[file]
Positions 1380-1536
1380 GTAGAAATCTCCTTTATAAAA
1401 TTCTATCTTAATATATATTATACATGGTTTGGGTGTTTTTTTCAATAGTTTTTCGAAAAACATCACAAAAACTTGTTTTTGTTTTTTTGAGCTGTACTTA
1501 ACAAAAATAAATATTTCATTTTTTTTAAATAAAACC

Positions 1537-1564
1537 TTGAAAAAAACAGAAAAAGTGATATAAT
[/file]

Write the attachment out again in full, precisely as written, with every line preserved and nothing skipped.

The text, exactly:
Positions 1380-1536
1380 GTAGAAATCTCCTTTATAAAA
1401 TTCTATCTTAATATATATTATACATGGTTTGGGTGTTTTTTTCAATAGTTTTTCGAAAAACATCACAAAAACTTGTTTTTGTTTTTTTGAGCTGTACTTA
1501 ACAAAAATAAATATTTCATTTTTTTTAAATAAAACC

Positions 1537-1564
1537 TTGAAAAAAACAGAAAAAGTGATATAAT